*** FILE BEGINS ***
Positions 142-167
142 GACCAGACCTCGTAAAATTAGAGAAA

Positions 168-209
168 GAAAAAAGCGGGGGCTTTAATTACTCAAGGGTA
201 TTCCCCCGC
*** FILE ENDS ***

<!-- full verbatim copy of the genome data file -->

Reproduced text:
Positions 142-167
142 GACCAGACCTCGTAAAATTAGAGAAA

Positions 168-209
168 GAAAAAAGCGGGGGCTTTAATTACTCAAGGGTA
201 TTCCCCCGC